Chill Out With These 7 Office Relaxation Tips

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Relaxation tips

Kate Swoboda | Contributor | Author, Creator of

November 7, 2014

When you’re an entrepreneur who truly loves what you do, job stress is tough to handle. Often people think that the only way that things will improve at the office is if something external changes. But, in fact, you have the power to determine how you feel every time you walk through the office door or sit down to check email in the morning.

The critical factor in relaxing more at work? Deciding to follow through on the decision to relax. There’s a tendency for people to talk about how they want to change their life but not follow up on those desires with action.

If you’ve decided that you want to relax more at work, you need to execute your plan — without any excuse. Here are seven ways to make work a more relaxing experience:

1. Use reminders to breathe.

A number of apps help people remember to practice mindfulness. The Zazen Suite app for the iPhone includes a “mindfulness bell” that goes off according to your preference. You can set up a regular interval of reminders, say, every hour or arrange for it to ring at random.

Every time the bell tings, stop and take a long, deep breath. If you don’t want to purchase an app, simply set the timer on your phone and when you get the alert, stop and breathe.

2. Shake up the morning routine.

Perhaps listening to the news during your morning commute leaves you stressed out about all the things going wrong in the world. Switch things up. Start off your mornings with fun music, sing out loud in your car or read a book that’s hard to put down while on public transportation. Make a point of saying hello to the positive people at work early in the day rather than waiting till you run into them.

3. Limit exposure to technology.

Whenever you download a new app, make sure that it doesn’t automatically load and that notifications are silenced. Close out of the email program when you’re not checking it. Don’t use your break time to check social media. You won’t end up feeling really rested and rejuvenated. Going outside for a 10-minute walk in the fresh air will likely leave you feel better.

4. Make a plan for handling difficult co-workers.

Instead of silently resenting and ruminating after each contact with a difficult co-worker, figure out how to handle the situation, then deal with it head-on. Most relationships can be improved by simply having a respectful conversation to work out differences. Life is far too short for you to go to work every day feeling stressed around someone. Do what you can to resolve conflicts.

5. Be realistic about can be accomplished.

Entrepreneurs naturally have a lot of ideas. But you can end up feeling overwhelmed from thinking it’s possible to tackle far more than can actually get done in a day. As soon as those projections aren’t met, tension rises and the inner criticisms begin. Instead, decide that you’ll commit to three top priorities that can reasonably be completed within a day. Being realistic about what you can complete will relieve that overwhelmed feeling.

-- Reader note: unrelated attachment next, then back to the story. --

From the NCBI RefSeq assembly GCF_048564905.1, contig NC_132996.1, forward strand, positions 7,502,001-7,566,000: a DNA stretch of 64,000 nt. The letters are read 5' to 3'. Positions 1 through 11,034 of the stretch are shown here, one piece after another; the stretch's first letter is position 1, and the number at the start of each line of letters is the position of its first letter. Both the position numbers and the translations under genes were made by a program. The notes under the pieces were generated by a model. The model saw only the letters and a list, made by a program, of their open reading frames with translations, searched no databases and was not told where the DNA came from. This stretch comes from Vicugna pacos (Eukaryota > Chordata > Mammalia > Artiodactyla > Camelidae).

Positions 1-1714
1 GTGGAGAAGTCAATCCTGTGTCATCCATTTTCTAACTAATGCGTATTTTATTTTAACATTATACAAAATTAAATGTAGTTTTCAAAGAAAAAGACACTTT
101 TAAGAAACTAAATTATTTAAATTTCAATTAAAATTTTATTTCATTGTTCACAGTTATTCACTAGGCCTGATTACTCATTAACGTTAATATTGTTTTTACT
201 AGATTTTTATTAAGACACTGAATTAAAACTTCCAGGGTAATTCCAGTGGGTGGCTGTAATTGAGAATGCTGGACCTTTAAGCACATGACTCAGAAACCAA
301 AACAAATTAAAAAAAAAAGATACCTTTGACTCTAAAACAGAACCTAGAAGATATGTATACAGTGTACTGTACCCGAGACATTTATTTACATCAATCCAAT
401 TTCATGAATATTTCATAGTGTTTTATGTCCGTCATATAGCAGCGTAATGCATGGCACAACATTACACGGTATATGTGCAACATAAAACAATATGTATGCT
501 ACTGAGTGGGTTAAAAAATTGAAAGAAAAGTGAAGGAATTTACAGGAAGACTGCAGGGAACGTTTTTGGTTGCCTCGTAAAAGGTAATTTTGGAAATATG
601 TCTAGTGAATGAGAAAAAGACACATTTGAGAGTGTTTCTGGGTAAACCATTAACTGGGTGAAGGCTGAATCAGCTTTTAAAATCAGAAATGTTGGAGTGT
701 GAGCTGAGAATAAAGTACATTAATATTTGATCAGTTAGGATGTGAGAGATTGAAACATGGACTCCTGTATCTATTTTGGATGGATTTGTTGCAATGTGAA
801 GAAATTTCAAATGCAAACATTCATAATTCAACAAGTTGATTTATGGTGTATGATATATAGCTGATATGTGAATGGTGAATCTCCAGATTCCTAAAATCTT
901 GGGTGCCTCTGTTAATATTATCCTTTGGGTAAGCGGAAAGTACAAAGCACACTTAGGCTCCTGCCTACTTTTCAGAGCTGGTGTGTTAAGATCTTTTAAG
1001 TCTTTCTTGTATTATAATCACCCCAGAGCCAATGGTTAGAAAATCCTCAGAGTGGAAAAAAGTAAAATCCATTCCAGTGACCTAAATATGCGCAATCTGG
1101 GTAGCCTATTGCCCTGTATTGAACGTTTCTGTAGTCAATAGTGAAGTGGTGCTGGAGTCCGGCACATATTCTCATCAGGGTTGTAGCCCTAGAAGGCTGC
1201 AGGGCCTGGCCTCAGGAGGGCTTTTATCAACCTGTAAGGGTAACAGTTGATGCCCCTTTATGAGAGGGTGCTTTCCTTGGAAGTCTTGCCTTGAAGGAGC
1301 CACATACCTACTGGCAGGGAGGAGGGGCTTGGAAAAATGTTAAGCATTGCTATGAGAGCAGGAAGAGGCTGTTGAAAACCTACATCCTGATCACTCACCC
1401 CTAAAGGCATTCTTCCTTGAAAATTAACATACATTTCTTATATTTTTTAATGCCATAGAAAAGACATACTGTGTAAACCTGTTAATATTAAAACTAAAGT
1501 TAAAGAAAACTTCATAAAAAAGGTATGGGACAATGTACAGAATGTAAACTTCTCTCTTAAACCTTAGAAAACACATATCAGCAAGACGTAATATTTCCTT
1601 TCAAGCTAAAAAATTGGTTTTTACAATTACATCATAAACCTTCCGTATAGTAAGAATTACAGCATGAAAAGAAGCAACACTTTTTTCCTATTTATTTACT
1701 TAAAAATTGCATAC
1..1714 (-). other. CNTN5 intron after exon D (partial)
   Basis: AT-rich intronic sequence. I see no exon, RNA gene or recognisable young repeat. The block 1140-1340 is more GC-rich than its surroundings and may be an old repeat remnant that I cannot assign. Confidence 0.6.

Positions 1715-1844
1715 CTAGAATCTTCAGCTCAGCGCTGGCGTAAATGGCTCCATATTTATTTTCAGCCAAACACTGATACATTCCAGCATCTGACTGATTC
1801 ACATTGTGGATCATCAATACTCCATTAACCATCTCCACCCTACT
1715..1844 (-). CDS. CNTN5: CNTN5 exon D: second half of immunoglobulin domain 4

6. Invite feedback.

If you don’t want to have to put out stressful, last-minute fires, all the leaders of your company must willing to hear feedback from staff about what’s not working and why certain challenges arose. If the culture in the office is such that employees fear approaching anyone because they shouldn’t ask for help, everyone will be under the stress of perfectionism.

The reality is that team members may need guidance while engaged in any step of a project. Adopting an open atmosphere of communication where there are no stupid questions means that the people you’ve hired will be able to function at their best.

7. Invest in people.

There are several ways to nurture your staff. It doesn’t take a lot of time or money to hire a yoga instructor to come on-site once a week and lead a companywide class. Encouraging your employees to use their paid time off is likely to leave them feeling more relaxed and better able to function at work.

Making a point of starting off a meeting with an impromptu dance party might seem ridiculous and awkward, but it’s likely to get people laughing and feeling grateful to be part of your team. When you care about how relaxed your people are, they care about coming to work.

Creating a better work experience for all starts at the leadership level. Leaders need to be open about their desire for a workplace environment where laughter in the office is considered a metric of a successful company, alongside profit margins. When you make relaxation a priority for yourself, it creates a ripple effect throughout your business.